“Then why do you still resist me?” Goda asked. Her tone held no trace of accusation or frustration. She sounded merely curious.

“Because life has forced me to play this game with you, and so I decided that I would be your antagonist. Just because you were right about one thing doesn’t mean you’re right about everything, Giant. If there’s a chance that we can still escape, then I will take it. We still have time. We’re not in Suda yet, so I can still drag my feet and resist you.” Kanna couldn’t suppress a smile. “It’s the only thing I know how to do well.”

The giant pointed up at the scroll. “You can read.”

“I can do that, too, but I’m still an amateur. I’d rather spend my time fighting you and trying to sabotage your efforts. The risk is higher, but so are the rewards because I’m good at it.”

Goda reached over and flicked a switch on the lamp. The light died in an instant. When Goda stood up, Kanna could feel the giant dropping the lantern in the truck bed beside her, some fuel spilling out in the process and filling the air with spirits once again.

It was making Kanna feel a little drunk.

Goda leaned over the steel divide between them and she pressed a kiss to Kanna’s mouth in the dark. Kanna accepted it eagerly, leaned into it, inhaled the breath that rushed out of Goda’s nostrils.

“I’ll fight you,” Kanna said as Goda broke away.

“I know.” The giant hopped over the driver’s side door without opening it, and she climbed into the front seat to lie down.

“You might never set foot in Suda for the rest of your life. I might force you to change your mind.”

“You might.”

“I could die trying.”

“You could.”

“I’ll make myself so hard to ignore, so irresistible, such a massive temptation, that you’ll kick the Bou twins out the side of the truck while it’s in mid-motion, and you’ll tear away at my clothes with your claws, and you’ll spill all of what you have inside of me.”

Goda laughed. “Shut up.”

* * *

Because it was barely dawn when they set out again, Kanna felt exhausted before she had even opened her eyes. She looked up at the twins with irritation, as their chattering—and the plumes of cigar smoke that mixed with truck exhaust—made it hard for her to go back to sleep. The early sun painted the sky and the twins and the metal of the truck bed with many pleasant colors, but it did little to help Kanna’s bad mood.

She had dreamt about Goda the night before. They had both been naked in the dream. It had been a frustrating experience because it had ended just as things were becoming interesting, and to top it all off, now that she was awake and no longer invested in playing the role of a dream character, she realized that, in the dream, she had been Parama Shakka.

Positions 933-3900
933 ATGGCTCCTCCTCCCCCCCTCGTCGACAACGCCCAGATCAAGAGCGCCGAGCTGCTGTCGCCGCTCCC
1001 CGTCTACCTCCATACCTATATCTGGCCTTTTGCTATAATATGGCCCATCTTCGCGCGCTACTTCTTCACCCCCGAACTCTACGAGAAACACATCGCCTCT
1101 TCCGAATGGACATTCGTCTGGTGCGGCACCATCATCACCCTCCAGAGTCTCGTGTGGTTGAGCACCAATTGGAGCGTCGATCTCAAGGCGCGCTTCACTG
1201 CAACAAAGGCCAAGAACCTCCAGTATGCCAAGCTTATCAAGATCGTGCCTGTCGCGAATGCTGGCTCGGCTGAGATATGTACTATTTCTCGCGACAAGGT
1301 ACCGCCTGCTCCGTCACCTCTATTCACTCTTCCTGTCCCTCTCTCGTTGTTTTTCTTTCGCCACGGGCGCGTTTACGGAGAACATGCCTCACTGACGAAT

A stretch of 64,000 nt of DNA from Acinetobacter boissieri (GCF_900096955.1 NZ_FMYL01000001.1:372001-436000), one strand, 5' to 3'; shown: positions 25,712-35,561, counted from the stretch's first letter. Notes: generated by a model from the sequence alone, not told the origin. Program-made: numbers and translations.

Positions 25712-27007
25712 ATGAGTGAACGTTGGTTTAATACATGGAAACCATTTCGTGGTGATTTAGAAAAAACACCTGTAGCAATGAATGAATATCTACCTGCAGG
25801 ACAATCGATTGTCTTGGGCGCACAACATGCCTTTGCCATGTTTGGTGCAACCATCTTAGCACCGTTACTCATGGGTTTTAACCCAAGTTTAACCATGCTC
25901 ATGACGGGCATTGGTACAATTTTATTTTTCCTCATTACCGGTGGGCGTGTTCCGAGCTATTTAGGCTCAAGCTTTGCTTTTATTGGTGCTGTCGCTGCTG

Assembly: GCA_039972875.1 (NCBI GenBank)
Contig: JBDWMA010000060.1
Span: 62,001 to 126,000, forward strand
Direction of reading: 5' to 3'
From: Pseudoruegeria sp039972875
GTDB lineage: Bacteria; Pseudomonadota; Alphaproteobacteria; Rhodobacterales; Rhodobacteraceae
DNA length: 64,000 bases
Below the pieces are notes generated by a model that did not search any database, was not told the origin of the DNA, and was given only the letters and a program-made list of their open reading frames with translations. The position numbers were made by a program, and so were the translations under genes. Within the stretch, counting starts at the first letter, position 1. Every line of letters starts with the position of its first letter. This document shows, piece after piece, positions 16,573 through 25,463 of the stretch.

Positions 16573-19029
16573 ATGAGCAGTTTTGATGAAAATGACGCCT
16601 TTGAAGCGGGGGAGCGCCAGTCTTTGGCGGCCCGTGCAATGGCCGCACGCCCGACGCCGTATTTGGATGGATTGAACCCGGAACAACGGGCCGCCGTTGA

She couldn’t be certain if it had come from her imagination or if it was another taunting vision of the past. She would have to ask Goda about it later, she thought.

Kanna tried to roll over into a more comfortable position, one where the sun was not hitting her eyes, because perhaps she could curl up and fall back into the same dream.

The Bou twins noticed her moving, though. They offered her their usual naive grins.

“Oh great, you’re awake!” Noa said. “We were worried you had passed out or something. We weren’t sure what the giant did to you during the night.”

“Nothing,” Kanna said. “Always nothing. She is nothing.”

Noa scratched her head. “Ah…well, that’s good, then.”

As Kanna gave up on sleeping and tried to sit up, she found the light was too bright already, and she shielded herself from it with her bound hands. “God,” she complained, “do you people ever actually sleep? We went to bed so late last night, and yet all of you are bouncing around at the crack of dawn as if nothing happened.”

Leina stared at her. “What do you mean? We always wake up at dawn as long as we get two full sleeps.”

Kanna squinted at them with renewed annoyance. “Two sleeps? What are you talking about? I barely had even one.”

Noa made the familiar gesture of putting her hand to her mouth when she leaned towards Leina, but again, instead of whispering, she said in a loud voice, “Foreigners are different, stupid. She doesn’t sleep normal!”

“Oh, right, right!”

Kanna let out a groan so loud that she noticed Goda turning to glance at her briefly from the corner of her eye. “Don’t tell me there’s yet something else!” Kanna shouted. “Isn’t what you’ve told me enough? Why does everything have to be weird and different? Why can’t one, singular thing be predictable? Why can’t your women be women, and your food be edible, and your government collect taxes like normal instead of selling people’s chopped-up bodies for cash? Lord almighty, what is wrong with you people this time?”

A long silence spread after Kanna’s outburst.

“Uh…it’s really no big deal,” Leina said after putting out her cigar on the bed of the truck. She reached into one of the bags and pulled out some yaw. Because she began gnawing on her breakfast immediately, Kanna had to make an extra effort to parse the words: “It’s just that when we sleep at night, we wake up for about an hour in the middle, then go back to sleep. We call that time midnight, because it’s between two sleeps. That’s all.”

“Oh.” It was Kanna’s turn to be awkwardly quiet. She shifted her eyes around, her annoyance draining out of her and turning into slight embarrassment.

This at least explained why Middlelander clocks might have been different. It explained all at once why she had woken up so many times to find Goda wandering around in the middle of the night. It explained why Goda had so easily been roused when Kanna tried to escape in Karo. It also explained why the bath house had been so full and teeming with life when she had raced through it to get to the midnight train.